Apple is investigating how users can interact with computer systems, with one concept being a glove that could be used for gesture controls and could provide haptic feedback in certain circumstances.
Interactions in virtual spaces have been difficult to solve for some time, as a keyboard and mouse are commonly used computer peripherals, but become less useful when the user is wearing a headset and cannot see them.
Current VR systems do provide an alternative interaction tool in the form of motion controllers, but while a user can “grab” a virtual object, the effect is lost because they are already holding a controller.
Apple proposes the use of a “finger-mounted device with sensors and haptics” as an interaction tool in a recently granted patent. The proposed system uses a series of sensors that attach to the back of the user’s hand and at strategic points along their fingers in order to provide haptic feedback and detect movement.
Rings can be placed around the user’s fingertips, anchored by the fingernails, to determine if a single or multiple fingers are used to interact with an item or perform gestures, and to provide simple haptic feedback in certain situations, such as to simulate touching an item or to confirm input on a virtual button or keyboard. Among the possible onboard sensors are force sensors and accelerometers.
These are transmitted to a control unit located on the back of the hand, which is connected to the computer system. Although the patent does not explicitly state whether the finger units are a distinct device from the main control unit, it is plausible that the finger sections could be separate and communicate wirelessly with other components of the system, or be connected by a deformable material.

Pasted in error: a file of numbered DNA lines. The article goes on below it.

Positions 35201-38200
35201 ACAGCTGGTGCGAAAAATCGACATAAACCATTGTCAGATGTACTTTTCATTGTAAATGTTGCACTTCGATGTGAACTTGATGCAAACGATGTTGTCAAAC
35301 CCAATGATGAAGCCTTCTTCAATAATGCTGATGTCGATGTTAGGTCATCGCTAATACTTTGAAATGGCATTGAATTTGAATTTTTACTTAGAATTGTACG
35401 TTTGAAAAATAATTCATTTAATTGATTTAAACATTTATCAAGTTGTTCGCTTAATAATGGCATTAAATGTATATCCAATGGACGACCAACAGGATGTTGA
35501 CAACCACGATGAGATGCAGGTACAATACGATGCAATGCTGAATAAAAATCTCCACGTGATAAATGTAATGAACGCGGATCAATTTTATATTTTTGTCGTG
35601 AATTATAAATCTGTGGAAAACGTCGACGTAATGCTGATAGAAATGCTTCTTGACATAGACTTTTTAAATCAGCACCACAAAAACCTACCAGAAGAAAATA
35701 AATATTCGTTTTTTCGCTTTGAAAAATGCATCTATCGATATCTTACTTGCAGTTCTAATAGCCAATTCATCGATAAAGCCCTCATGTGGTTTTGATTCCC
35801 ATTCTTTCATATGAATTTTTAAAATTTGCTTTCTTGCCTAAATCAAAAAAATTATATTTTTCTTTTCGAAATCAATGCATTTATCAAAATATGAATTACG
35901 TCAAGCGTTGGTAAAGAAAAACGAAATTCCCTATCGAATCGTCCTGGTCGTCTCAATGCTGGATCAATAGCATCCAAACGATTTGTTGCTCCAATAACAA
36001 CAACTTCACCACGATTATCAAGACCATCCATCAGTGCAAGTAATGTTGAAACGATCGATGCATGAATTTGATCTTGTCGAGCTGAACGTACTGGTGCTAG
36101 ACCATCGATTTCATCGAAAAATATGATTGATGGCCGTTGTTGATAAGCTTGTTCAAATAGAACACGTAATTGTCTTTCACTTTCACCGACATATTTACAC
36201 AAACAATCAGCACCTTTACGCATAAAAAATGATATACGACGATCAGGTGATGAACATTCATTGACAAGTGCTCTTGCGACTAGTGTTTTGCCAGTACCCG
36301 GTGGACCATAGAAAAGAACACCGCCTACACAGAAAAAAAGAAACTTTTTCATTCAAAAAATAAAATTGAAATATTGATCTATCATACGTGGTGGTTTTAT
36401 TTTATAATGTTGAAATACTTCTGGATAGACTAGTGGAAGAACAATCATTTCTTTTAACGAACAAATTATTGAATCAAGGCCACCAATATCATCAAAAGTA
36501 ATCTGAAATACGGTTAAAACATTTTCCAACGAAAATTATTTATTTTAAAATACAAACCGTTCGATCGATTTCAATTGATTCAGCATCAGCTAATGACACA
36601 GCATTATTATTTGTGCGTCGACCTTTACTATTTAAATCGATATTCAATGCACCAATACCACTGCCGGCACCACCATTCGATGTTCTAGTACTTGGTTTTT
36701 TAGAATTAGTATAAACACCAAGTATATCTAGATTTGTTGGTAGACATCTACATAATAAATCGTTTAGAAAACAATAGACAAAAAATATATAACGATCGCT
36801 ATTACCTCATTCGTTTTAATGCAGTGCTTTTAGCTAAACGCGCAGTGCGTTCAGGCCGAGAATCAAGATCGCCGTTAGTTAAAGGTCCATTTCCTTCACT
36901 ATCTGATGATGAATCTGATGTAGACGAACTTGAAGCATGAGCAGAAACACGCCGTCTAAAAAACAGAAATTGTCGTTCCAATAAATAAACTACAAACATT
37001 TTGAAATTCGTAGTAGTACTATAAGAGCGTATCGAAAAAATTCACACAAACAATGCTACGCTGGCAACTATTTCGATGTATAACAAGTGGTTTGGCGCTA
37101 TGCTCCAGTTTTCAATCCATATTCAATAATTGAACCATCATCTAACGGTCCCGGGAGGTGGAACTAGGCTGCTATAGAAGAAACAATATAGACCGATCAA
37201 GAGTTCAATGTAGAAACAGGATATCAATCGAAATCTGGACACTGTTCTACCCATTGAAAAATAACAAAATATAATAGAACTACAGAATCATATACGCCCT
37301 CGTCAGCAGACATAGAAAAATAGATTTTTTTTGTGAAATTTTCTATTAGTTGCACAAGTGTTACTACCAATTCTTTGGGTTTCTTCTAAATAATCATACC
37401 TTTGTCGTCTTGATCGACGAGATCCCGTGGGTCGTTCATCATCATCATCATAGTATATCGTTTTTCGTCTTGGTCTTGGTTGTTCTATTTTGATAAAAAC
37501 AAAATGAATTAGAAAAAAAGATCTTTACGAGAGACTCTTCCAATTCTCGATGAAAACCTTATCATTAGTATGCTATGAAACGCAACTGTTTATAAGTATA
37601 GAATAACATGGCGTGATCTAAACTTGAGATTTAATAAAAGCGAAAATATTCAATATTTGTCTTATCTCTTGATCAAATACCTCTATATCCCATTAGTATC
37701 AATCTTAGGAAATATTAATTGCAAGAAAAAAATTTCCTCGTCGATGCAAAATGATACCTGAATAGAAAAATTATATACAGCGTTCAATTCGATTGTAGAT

It is also possible to use finger sleeves that leave the underside of the finger pad exposed, allowing the user to feel real-world objects normally while still interacting with the virtual version. While there have been attempts to do the same thing with gloves, Apple’s solution appears to eliminate the need to wear the entire garment for the system to function, while still allowing the user to experience the real sensation of touching physical objects.
Using spring tension, the sleeve could simply clamp onto the finger, allowing it to remain attached during movement without immediately falling off. It can also be placed between the knuckles in the middle of the finger, as opposed to the fingertip.
While the concept’s primary application is for VR and AR work, it may also have non-virtual applications, including one reminiscent of the film Minority Report. Allowing the hand to interact with a projected scene or interface, cameras could track the location of the hand by detecting a visible marker or sensor on the device, while onboard sensors could help refine the data by providing more information on the position of the hand and individual fingers.
Apple receives numerous patents from the United States Patent and Trademark Office on a regular basis, but the publication of a filing does not guarantee that Apple will bring the described concepts to market in the near future.
The company has explored the realms of virtual reality (VR) and augmented reality (AR), with its most visible results in the latter category, and has filed a number of patent applications related to both fields, including improvements to eye tracking and 360-degree multi-camera video.
Despite the fact that it has not yet produced its own VR or AR headset, anticipation has been growing for many years. According to the most recent reports, Apple may announce its first headset in early 2023.